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Eagles inhabit the vast grasslands and mountains of the Central Asian Steppe, from Kyrgyzstan and Kazakhstan across into Mongolia. Genghis Khan and Kublai Khan, forbears of the modern nomads, had thousands of hunting birds and their falconry expeditions were detailed by Marco Polo. It is also thought that berkutchi, as the art of eagle hunting is called, has been in existence on the Steppe for some 6000 years.
In Mongolia’s Bayan Ulgii Province, there are over 200 golden eagle hunters, all carrying on the ancient tradition of their forefathers. Most of the actual hunting takes place during the winter, when the birds are lean and hungry, but a large festival takes place in the province at the end of autumn, where the ethnic Kazakh hunters gather to show off their skills, as well as compete in traditional Kazakh games on horseback.
The bond between hunter and eagle is strong, as the eagle is a fiercely independent creature, and to create trust it must be trained from an early age. The eagle hunter I am staying with, 50-year-old Bikbolat, tells me that females make the best hunters, as they are more aggressive due to protecting offspring, plus are a third heavier than their male counterparts.
Training young chicks can be preferable, as they are tamer and won’t harm children or sheep, but older birds are actually better hunters and have the killer instinct needed to bring down wolves and foxes. Bikbolat says that the eagle chicks can be obtained by finding nests on mountain tops during hatching season, but that to get older birds they must resort to setting out traps baited with fresh meat, or tethering an accompanying eagle next to a carcass, provoking a flying eagle into a jealous rage if it occurs in their territorial space. Once trained, the eagle goes out with the hunter on horseback, riding on his left arm.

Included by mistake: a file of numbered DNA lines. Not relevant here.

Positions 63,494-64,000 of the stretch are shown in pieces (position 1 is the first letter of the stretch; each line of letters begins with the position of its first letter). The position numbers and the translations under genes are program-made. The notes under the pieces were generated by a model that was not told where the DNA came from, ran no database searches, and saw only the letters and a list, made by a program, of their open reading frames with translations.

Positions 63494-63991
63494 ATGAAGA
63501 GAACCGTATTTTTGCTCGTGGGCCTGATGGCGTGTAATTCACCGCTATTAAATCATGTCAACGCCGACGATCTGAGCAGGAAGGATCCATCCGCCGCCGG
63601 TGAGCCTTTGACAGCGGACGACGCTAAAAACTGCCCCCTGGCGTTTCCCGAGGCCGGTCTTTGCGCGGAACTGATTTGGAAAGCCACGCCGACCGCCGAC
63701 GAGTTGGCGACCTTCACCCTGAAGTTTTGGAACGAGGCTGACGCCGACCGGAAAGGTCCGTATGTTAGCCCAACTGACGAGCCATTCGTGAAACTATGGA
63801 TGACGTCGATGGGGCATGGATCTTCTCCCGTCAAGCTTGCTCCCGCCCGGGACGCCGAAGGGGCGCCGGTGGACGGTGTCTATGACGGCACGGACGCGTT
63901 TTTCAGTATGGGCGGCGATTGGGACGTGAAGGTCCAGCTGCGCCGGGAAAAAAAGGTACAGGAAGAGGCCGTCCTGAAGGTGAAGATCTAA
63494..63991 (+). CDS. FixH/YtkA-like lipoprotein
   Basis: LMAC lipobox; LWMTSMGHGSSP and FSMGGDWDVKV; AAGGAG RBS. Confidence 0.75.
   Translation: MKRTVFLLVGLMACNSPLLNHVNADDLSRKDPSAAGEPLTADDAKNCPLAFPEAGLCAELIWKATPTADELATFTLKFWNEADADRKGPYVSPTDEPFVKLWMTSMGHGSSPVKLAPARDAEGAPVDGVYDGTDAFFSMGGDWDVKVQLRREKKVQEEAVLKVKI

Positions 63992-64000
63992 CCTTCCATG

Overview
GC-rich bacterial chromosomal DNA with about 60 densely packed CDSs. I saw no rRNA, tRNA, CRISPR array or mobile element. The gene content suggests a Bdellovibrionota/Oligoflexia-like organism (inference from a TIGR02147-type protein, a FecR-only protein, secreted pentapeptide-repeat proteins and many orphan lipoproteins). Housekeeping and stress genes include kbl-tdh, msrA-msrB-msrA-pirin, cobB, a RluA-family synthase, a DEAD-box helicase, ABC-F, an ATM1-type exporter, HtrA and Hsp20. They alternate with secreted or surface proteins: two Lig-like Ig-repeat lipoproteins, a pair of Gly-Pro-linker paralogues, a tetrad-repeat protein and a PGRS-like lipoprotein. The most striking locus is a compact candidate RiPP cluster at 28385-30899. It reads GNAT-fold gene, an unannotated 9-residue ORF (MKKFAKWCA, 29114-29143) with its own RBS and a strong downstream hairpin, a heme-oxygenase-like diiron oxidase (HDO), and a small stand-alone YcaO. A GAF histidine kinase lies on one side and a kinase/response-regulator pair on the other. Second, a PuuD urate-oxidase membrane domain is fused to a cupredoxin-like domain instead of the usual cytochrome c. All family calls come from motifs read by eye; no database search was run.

The awareness between the veteran hunters and their birds is such that the slightest change in talon pressure on a hunter’s arm alerts him that his bird has picked up the scent of a prey. Some Kazakh hunters have antiquated Russian rifles which they use to pick off hares, but most of the hunting is left to the eagles, as their vision is eight times as sharp as that of humans. While their main victims are marmots and corsac foxes, prized for their pelts which make excellent insulation, the physically powerful eagles also take down owls, wolves and even rare snow leopards. One could say that with enough livestock, hunting is superfluous, and mainly done for sport.
However, the cloaks and hats that the hunters wrap themselves in during the severe winters are made entirely from the furs they get. Additionally, the practice of eagle hunting still serves as a rite of passage for Kazakh young men and is a highly refined art form that has been passed down for generations.
Eagle hunting requires a blend of force and tenderness as well as a profound respect for the natural world. The birds are treated with reverence by the hunters, and are always released back into the wild after 10 years or so.
A Kazakh proverb sums up the hunters’ lives out in one of the world’s most remote places: “Fast horses and fierce eagles are the wings of the Kazakh people.”
Mongolia can be reached from Bangkok via Air China, which has daily flights to Ulaan Baatar via Beijing
To reach Bayan Ulgii, the new Eznis Airways has domestic flights every other day and is the most comfortable way
of reaching the remote west of the country (www.eznisairways.com).
To set up visits with eagle hunters or tour anywhere in Mongolia, local outfitters Kazakh Tour are recommended
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